This was a cross-sectional study of 108 pregnant women in Peru, 62 from high altitude (4300 m, 14100 ft) and 46 from sea level at 14–42 weeks' gestation. For comparison, 20 healthy nonpregnant women (ten from high altitude and ten from sea level) were also examined. Subjects were recruited both in Lima and in Cerro de Pasco from hospital antenatal and health clinics, attending for routine visits. Local physicians, midwives, and nursing students carried out the recruitment from September 1998 to December 1998. All women were ethnic Mestizo, a mixture between native Quechua and Spanish, and they were permanently resident and lived at the altitude at which they and their parents and grandparents were born. The inclusion criteria were healthy women with normal singleton pregnancies at 14–42 weeks. Gestational age was determined by menstrual history and confirmed by ultrasound biometry at the time of the examination. In the first and second trimester, dates were changed if there was a discrepancy of more than 1 week, and normal fetal growth was confirmed by a follow-up appointment. In the third trimester, patients were only considered for serum analysis if ultrasound biometry confirmed the dates and if there was no ultrasound evidence of intrauterine growth restriction. Ethical approval was obtained from the Peruvian Ministry of Health, and all subjects gave informed written consent to participate in the study.

Total and nonphosphorylated IGFBP-1 were measured in maternal serum. Blood was taken from the antecubital vein between 8 AM and 6 PM, which avoids the nocturnal peak of IGFBP-1 levels. 17 Commercially available immunoradiometric assays (IRMA) (DSL, TX) were used. The total IGFBP-1 IRMA has a sensitivity of 0.33 μg/L and intra- and interassay coefficient of variation of 2.5% at 10.0 μg/L and 6.9% at 123 μg/L, respectively. The nonphosphorylated IGFBP-1 IRMA measures levels of primarily nonphosphorylated IGFBP-1 isoforms in serum, without reactivity to the highly phosphorylated variants. The sensitivity of the assay to the state of IGFBP-1 phosphorylation is such that, in serum samples from normal adults, the assay detects only 5–10% of the total IGFBP-1 measured by the DSL TOTAL IGFBP-1 IRMA kit, but registers a rapid rise in levels after sample treatment with alkaline phosphatase, which dephosphorylates IGFBP-1. The lower limit of detection is 0.20 μg/L. Intra- and interassay coefficients of variation are 4% and 7.6% at about 30 μg/L. There is no cross-reactivity with IGFBP-2 through IGFBP-6.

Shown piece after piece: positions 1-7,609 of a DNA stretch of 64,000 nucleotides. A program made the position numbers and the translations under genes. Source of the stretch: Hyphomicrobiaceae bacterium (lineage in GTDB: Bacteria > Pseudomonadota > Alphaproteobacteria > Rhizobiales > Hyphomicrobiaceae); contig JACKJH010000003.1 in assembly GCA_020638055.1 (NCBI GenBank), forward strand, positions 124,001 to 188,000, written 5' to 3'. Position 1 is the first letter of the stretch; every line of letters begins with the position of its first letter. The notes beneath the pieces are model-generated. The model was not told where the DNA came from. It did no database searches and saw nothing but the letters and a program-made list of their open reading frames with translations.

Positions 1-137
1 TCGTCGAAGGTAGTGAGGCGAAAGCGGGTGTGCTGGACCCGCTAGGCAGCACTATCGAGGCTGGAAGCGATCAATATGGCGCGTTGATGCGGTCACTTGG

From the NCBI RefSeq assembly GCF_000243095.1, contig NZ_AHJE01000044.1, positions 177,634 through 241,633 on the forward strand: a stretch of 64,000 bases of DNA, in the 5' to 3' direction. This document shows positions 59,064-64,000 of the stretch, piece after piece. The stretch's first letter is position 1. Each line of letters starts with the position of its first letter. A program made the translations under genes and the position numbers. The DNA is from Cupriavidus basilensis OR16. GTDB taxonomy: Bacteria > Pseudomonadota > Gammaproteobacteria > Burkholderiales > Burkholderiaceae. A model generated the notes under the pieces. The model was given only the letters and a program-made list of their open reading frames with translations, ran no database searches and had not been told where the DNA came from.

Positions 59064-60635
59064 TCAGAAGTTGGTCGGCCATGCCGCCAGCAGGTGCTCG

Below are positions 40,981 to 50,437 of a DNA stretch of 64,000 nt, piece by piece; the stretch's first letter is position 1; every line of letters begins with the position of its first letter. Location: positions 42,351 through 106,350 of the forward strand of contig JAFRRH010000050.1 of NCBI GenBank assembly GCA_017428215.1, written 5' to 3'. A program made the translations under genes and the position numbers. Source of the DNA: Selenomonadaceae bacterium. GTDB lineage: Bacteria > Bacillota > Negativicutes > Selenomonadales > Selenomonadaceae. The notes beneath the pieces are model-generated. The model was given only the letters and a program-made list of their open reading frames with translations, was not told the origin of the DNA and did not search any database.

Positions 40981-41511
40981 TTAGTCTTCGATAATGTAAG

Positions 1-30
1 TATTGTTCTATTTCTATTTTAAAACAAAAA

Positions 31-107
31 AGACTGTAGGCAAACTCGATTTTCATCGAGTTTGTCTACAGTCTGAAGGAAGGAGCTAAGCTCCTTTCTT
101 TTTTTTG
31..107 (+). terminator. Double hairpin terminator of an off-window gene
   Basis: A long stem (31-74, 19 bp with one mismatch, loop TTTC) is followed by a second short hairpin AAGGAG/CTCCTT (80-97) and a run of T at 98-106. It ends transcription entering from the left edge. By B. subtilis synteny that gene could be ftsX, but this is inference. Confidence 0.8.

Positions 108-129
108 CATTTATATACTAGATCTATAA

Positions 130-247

The Kolmogorov-Smirnov test was used to assess the normality of the data. The distributions of gestational age, maternal age, and body mass index were not significantly different from normal (Table 1). Total and nonphosphorylated IGFBP-1 were positively skewed and were therefore log-transformed for regression analysis. To assess the relative extent of phosphorylation, the ratio of total and nonphosphorylated IGFBP-1 was calculated and analyzed. For comparisons between sea level and high altitude in the pregnant group, multiple regression analysis was used; the coefficient of altitude (at sea level = 0 and high altitude = 1) estimated the difference between high altitude and sea level. Previous publications have shown that insulin-like growth factors and IGFBPs change with body mass index and age. In our data, there was a significant correlation between IGFBP-1 and body mass index, and the maternal age was significantly different between high altitude and sea level (Table 1). Therefore, regression analyses were also adjusted for maternal age, body mass index, and gestation. 12 For the log-transformed variables (total and nonphosphorylated IGFBP-1), antilog transformation of the “altitude” coefficient yielded the high altitude/sea level ratio. Interaction between the population and gestational age was calculated by adding a gestational age × group term to the regression model to assess whether the difference between the groups changed with gestational age. An altitude effect threshold model was also applied. 18 Two variables were defined, each of which was always zero for fetuses from sea level. For fetuses from high altitude, the variable was zero unless the gestational age was within a certain range (14–24, 25–40). Regression analysis with these variables, gestational age, maternal age, and body mass index as predictors was then performed. This allowed different slopes to be estimated for each interval of gestational age. If there were a threshold effect, these variables would only affect concentrations of IGFBP-1 at a later gestational age. Nonpregnant groups were compared between high altitude and sea level and with pregnant groups using the Mann-Whitney U test. A t test was used to compare maternal characteristics. Analyses were performed with SPSS 8.0 (SPSS for Windows, Rel. 8.0.0, 1997, SPSS, Inc., Chicago, IL).